Difference Between Gross Profit and Operating Profit
The word Gross means “before any deductions”. This implies that profit before any deductions is called Gross profit. It is also called “Sales Profit”.
It is the difference between total revenue earned from selling products/services and total cost of goods/services sold. (Depending if a company is selling goods or services)
Gross Profit = Net Sales – Cost Of Goods Sold
GP = Net Sales – COGS
Gross Profit can be found on a company’s trading account
Net Sales = 1,50,000
Opening Stock = 10,000, Purchases = 1,00,000, Closing Stock = 20,000
GP = Net Sales – COGS (OS +P – CS)
GP = 1,50,0000 – (10,000 + 1,00,000 – 20,000) = 60,000
The profit earned from a firm’s core business operations is called Operating profit. So, a shoe company’s operating profit will be the profit earned from only selling shoes. The Operating profit doesn’t include any profits earned from investments and interests. It is also known as “Operating Income”, “PBIT” (Profit before Interest and Taxes) and “EBIT” (Earnings before Interest and Taxes).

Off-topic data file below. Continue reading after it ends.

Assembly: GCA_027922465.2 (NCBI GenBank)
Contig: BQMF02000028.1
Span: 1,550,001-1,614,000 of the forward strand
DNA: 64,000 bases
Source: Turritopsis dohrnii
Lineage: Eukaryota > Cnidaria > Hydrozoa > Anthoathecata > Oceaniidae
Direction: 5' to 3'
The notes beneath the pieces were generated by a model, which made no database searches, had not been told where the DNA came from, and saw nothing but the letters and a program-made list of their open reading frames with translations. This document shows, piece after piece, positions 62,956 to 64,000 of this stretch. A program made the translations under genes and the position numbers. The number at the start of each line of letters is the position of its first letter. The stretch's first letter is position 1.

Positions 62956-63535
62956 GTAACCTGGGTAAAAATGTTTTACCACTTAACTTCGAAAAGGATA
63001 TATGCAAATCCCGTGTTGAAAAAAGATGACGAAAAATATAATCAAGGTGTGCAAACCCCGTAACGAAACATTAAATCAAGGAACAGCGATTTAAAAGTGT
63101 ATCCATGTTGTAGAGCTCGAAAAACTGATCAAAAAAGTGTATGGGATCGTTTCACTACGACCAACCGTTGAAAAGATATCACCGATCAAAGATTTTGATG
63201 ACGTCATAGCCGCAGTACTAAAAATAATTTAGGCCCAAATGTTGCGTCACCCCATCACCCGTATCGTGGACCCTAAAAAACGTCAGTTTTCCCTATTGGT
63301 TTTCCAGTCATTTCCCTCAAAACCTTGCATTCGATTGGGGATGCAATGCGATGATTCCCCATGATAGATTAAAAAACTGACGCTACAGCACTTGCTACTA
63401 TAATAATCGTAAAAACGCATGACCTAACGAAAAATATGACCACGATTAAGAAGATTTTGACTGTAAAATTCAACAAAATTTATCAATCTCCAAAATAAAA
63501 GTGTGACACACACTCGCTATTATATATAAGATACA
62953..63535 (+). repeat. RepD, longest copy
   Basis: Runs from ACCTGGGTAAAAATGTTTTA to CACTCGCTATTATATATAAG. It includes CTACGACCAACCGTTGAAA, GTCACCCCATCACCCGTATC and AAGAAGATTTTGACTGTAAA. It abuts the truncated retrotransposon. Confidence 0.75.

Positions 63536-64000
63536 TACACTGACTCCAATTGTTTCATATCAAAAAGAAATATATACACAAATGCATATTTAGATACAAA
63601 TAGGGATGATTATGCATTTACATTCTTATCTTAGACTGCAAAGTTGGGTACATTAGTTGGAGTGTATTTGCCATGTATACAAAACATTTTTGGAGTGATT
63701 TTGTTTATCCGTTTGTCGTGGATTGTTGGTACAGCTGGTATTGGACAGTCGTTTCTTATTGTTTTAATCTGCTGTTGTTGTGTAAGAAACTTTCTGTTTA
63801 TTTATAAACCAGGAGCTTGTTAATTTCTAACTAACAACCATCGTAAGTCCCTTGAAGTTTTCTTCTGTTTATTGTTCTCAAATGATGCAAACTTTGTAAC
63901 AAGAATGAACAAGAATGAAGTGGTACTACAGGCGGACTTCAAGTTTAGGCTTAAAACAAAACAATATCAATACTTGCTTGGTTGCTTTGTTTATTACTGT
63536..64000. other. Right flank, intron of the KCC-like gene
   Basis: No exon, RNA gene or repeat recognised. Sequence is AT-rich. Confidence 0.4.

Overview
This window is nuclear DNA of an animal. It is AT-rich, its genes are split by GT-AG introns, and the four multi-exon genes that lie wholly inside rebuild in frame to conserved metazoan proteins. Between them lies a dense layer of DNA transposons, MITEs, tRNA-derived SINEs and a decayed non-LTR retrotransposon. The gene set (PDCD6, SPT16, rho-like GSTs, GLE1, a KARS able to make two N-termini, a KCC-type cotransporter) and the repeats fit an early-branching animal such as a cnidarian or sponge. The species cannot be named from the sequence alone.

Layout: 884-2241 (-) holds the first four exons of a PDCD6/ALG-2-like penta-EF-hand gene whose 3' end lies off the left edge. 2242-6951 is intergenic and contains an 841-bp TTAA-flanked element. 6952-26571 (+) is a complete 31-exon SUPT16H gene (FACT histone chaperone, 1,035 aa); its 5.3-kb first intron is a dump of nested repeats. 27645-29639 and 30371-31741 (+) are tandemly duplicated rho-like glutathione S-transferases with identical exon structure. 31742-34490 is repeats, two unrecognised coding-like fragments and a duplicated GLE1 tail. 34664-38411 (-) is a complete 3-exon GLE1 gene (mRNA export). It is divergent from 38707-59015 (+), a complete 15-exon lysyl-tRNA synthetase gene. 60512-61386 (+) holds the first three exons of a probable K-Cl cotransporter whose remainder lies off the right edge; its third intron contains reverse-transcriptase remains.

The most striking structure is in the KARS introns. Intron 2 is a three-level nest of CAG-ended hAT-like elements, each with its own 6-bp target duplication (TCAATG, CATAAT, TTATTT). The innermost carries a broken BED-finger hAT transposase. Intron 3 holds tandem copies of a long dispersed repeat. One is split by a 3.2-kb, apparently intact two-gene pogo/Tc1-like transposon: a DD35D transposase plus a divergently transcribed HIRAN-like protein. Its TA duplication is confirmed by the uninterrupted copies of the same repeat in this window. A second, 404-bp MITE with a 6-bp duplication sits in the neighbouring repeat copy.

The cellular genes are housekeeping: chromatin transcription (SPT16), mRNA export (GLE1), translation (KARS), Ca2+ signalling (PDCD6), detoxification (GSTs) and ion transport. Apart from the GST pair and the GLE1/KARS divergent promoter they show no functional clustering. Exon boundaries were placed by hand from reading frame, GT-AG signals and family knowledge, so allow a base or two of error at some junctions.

It is the excess of Gross Profit over Operating Expenses.
Operating Profit = Gross Profit – Operating Expenses
Operating Profit = Net Profit – Non-Operating Expenses – Non-Operating Income
Gross profit from operations of a shoe company = 20,00,000
Profit from investment = 1,00,000
Operating Expenses for Selling Shoes = 10,00,000
Operating Profit = 20,00,000 – 10,00,000 = 10,00,000.
*Any other profit earned from different sources, except operations of the business, will not be included to calculate the operating profit.